Calls were placed from the Fond du Lac County Jail. During the phone conversations, the husband and wife went back and forth on how to describe the events in a manner that matched police statements while minimizing Hood-Davis’ involvement. Davis first suggested testifying that he drifted in and out of consciousness and therefore didn’t know whether his wife was there.
He settled on testifying that his wife came in while he was tied, but left quickly. “I mean, so if you wasn’t there, you wouldn’t know that I wanted to be free or not free,” Davis suggested. “That’s how I think that would work.” Hood-Davis’ comments in the transcripts suggest she indeed only spent a short time in the motel room. She told her husband during one of the calls that she wasn’t there for revenge and wanted to get out “as quickly as possible” after seeing him naked in the presence of another woman. Hood-Davis urged her husband not to lie about her presence there. They also talked about how he would explain going from willingly bound to wanting to leave. “You’re gonna do what you’re gonna do and I have to suffer the consequences,” she said at one point. During one of the phone calls, Davis made it clear that he hoped to testify in a manner that would lead to the dropped charge for his wife. “It would be helpful if I knew what it is that I have to say to get you off completely,” he said.
Tuesday, September 8, 2009
Davis testified during a preliminary hearing for the women in the Krazy Glue case. He said he had agreed to be tied to the bed as part of a sexual liaison with Therese Ziemann, but quickly realized she had other plans in mind after the three other women — his wife, Tracy Hood-Davis, Wendy Sewell, and Michelle Belliveau — came to the room. “It got chaotic real quick,” Davis said. “Real fast.”
Davis was often sarcastic and answered questions with questions of his own at points during his testimony. When asked where Hood-Davis had been at one point during the incident, he responded, “Do you forget where I was at? I was tied to the bed.” Davis said he pleaded with the women to let him go and to intervene as Ziemann began to glue him.
Sewell’s attorney, Nila Robinson, said she will seek to have the case dismissed before her client enters a plea. She said Davis was bound when Sewell arrived, and she wasn’t obligated to release him. There was reason to believe he’d become violent, she said. “No sensible woman would have turned him loose at that point,” she said.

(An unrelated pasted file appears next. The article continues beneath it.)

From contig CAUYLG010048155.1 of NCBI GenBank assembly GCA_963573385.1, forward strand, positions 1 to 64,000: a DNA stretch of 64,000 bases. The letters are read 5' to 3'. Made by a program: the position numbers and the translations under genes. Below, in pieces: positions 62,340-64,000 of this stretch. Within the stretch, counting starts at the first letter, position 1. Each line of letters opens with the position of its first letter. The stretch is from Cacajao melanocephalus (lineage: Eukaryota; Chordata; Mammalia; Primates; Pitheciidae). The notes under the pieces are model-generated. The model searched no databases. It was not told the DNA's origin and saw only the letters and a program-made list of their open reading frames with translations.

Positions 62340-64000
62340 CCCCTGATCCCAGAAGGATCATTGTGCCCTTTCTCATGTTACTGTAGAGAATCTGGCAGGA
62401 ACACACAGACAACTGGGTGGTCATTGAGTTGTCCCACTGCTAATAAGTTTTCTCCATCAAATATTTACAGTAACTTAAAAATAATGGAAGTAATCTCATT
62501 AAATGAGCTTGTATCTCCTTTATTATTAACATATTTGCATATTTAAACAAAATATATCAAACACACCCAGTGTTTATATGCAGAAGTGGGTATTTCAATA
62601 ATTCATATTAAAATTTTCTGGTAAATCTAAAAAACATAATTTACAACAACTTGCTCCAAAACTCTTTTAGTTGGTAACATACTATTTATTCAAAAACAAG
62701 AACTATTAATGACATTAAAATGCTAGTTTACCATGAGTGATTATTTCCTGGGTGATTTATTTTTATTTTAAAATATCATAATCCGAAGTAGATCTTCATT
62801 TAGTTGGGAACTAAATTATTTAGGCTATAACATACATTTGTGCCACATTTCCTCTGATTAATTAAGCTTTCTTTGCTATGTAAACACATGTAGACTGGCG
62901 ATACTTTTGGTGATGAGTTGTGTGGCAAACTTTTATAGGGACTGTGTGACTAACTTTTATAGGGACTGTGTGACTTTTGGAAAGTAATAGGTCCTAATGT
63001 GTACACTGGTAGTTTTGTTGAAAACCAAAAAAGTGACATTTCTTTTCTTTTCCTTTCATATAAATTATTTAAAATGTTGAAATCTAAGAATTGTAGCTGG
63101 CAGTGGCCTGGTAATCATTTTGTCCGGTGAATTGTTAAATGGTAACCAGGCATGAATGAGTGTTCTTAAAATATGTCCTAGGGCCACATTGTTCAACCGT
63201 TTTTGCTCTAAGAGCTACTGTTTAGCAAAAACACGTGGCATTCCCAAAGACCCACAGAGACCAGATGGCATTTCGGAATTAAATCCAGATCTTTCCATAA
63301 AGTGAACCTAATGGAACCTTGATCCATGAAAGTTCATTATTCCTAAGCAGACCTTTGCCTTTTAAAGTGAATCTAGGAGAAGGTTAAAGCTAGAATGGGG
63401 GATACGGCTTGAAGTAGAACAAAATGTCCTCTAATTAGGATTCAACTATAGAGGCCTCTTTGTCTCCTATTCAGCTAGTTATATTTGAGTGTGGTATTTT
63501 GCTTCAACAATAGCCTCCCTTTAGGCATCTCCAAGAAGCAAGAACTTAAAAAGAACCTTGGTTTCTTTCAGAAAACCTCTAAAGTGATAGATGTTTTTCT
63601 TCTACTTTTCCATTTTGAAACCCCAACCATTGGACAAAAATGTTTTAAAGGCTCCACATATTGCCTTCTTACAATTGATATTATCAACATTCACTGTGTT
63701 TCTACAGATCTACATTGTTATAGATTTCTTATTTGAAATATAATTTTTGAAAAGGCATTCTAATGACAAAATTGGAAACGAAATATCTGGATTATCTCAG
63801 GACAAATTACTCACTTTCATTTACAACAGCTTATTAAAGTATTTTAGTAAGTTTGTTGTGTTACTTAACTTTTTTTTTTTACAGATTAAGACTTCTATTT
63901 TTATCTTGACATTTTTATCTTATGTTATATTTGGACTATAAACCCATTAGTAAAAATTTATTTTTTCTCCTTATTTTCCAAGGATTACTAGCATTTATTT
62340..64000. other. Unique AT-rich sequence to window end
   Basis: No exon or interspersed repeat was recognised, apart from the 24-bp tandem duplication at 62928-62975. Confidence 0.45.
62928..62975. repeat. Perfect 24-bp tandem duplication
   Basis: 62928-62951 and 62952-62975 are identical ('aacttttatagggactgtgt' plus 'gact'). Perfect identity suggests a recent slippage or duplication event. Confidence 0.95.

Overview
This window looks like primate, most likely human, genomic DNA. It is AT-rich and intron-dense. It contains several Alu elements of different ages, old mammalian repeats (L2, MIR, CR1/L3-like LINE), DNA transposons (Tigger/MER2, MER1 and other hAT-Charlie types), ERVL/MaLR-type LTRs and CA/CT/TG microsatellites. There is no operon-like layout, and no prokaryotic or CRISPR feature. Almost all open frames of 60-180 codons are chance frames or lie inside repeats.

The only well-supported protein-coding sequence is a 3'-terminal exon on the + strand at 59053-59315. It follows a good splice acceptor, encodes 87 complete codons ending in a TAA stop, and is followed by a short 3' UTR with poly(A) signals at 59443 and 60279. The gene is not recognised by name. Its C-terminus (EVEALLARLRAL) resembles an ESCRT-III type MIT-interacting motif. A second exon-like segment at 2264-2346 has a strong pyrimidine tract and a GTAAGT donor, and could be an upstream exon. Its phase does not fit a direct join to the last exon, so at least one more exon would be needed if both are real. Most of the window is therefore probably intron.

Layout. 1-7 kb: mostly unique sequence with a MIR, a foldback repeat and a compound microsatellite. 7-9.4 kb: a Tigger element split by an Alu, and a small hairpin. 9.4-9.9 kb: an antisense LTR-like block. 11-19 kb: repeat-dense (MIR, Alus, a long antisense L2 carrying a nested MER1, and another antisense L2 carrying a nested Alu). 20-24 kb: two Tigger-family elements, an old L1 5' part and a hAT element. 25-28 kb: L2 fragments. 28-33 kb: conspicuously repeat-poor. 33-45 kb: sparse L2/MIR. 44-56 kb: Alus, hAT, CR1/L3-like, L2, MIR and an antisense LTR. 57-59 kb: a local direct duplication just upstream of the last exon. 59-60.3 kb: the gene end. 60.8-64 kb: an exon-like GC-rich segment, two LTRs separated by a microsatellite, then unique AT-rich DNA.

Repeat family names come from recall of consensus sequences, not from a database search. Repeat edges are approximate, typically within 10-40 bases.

Belliveau, who has maintained she was there only to offer moral support to the other women, entered a not guilty plea at the conclusion of Tuesday’s hearing. Sewell, Hood-Davis and Ziemann asked for arraignment at a later date.
Davis testified that though he and Ziemann had previously discussed bondage, the situation changed when he heard a knock at the motel room door that evening. “The party was over,” Davis said.
“And in fact had the tying up been your idea?” Sewell’s attorney, Nila Robinson, asked.
“It was supposed to include binding but not that tight,” Davis said.
Davis said things deteriorated when Ziemann’s sister, Belliveau, entered the room followed by his wife and Sewell.
“This is getting even worse. It was already bad enough. Everyone was already in the room, it went from bad to worse.”
Davis said as he tried to free himself the women were all yelling at him: “‘This is what I get.’ Who do I want to be with. ‘Don’t mess with her.’ Just stuff like that, just taunts.”
Things escalated from taunts to assault, according to Davis, when Ziemann punched him in the face and used Krazy Glue on his body — something he begged the women not to do.
“I was telling them they couldn’t do this, that it’s assault. Hello, let me leave. Help. You guys don’t want to do this — you guys meaning Wendy and Michelle. Don’t let her do this. All this, over and over and over and over.”